There have been a wave of nexus cases nationally and they seem to have largely gone against taxpayers. However, in the case Sage V Foods, LLC. v. State of Washington (BTA docket no. 11-704), the Washington’s Board of Tax Appeals (BTA) thoughtfully considered Sage V’s commerce clause arguments and agreed with Sage V. This is considered a substantial win for taxpayers.
Visitation and Transportation
Sage V processes rice into various food products and Sage V makes wholesale sales of its products to many, including to various Washington customers. One rice product is flour that can be combined with other ingredients to produce a coating that causes deep fried food products to be crispier and to retain heat longer. Burger King uses rice flour for that purpose and requested proposals to supply the rice flour. Sage V bid and won the Burger King proposal, allowing it to be the supplier of this discrete rice flour ingredient. Burger King also uses a special coating that includes the rice flour as an ingredient, and it requested proposals to manufacture and to supply the coating. The proposal required the successful bidder to buy all of the rice flour from Sage V. Lamb Weston won the bid and had its Washington-located affiliate, Columbia Basin Blends, manufacture the coating for Burger King. This single customer accounted for over 90% of Sage V’s Washington sales.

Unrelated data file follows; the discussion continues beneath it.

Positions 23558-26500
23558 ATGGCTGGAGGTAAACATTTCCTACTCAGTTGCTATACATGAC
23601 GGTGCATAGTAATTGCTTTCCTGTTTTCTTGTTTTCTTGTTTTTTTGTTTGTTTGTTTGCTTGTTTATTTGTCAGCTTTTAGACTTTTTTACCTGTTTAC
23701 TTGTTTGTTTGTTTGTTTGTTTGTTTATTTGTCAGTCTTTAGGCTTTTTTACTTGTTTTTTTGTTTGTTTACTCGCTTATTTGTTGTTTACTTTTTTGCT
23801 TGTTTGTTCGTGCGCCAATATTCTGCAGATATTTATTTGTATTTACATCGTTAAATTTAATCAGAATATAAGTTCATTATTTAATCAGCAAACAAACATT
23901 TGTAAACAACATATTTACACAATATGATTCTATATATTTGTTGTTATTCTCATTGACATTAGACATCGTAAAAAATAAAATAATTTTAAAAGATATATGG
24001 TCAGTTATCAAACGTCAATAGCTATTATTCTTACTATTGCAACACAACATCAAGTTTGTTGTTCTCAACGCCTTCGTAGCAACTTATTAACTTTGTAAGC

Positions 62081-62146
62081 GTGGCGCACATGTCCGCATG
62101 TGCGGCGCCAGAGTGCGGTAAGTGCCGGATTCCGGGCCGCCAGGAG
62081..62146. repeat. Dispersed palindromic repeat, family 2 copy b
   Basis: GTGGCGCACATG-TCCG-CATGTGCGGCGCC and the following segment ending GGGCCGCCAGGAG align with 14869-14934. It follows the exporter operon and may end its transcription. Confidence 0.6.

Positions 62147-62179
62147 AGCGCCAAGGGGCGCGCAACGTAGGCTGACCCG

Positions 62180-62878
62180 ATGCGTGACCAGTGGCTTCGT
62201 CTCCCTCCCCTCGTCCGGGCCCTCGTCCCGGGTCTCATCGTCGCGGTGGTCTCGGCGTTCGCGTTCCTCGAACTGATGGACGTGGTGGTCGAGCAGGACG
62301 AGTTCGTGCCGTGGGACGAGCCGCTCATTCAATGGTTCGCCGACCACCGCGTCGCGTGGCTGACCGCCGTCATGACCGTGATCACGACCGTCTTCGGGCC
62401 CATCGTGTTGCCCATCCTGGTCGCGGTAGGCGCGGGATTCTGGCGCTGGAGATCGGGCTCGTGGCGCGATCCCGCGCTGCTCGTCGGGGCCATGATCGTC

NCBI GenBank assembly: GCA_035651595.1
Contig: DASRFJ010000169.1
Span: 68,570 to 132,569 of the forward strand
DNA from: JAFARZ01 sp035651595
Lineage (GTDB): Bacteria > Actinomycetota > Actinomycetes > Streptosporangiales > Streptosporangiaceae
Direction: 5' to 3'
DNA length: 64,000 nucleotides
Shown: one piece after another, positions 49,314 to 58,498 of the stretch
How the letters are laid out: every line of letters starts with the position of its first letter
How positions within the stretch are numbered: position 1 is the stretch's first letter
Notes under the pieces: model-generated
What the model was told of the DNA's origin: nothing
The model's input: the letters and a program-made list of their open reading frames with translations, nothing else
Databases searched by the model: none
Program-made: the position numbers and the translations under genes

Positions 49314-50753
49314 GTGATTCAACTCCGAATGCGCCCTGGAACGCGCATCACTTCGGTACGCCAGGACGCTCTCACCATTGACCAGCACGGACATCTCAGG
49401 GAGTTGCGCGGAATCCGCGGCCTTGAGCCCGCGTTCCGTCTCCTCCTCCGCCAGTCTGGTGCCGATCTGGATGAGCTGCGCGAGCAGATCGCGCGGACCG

Sage V visited Columbia Basin Blends once in seven years just to put a face on its rice flour supplier. Sage V delivered its products to Columbia Basin Blends in railcars that Sage V leased on a long term leases. Other than the one visit and the 450 railcar deliveries over that seven year period, Sage V did nothing in Washington State. It had no need to market its rice flour to Columbia Basin Blends because Columbia Basin Blends could buy from no other suppliers under its agreement with Burger King.
Making the Case for Fairness
Sage V argued that the four-prong test of the Complete Auto Transit case applied to Washington’s tax system, contending that substantial nexus was lacking. The BTA agreed. The BTA concluded that the one visit was not enough and that leasing the railcars by itself was not enough, noting that in other cases, the customer might lease the railcars, implying that the railcars are not relevant factors to the buyer determining whether to buy the products. (Indeed, the Burger King contract is the only factor that determines whether to buy product from Sage V.) These activities or presence in the state did not help establish or maintain a market. The BTA also found it noteworthy that the market was made prior to any activity in the state and those sales into the state were premised on the bid activity with Burger King, not with Columbia Basins Blends.
The state has or will appeal this decision to the Thurston Superior Court.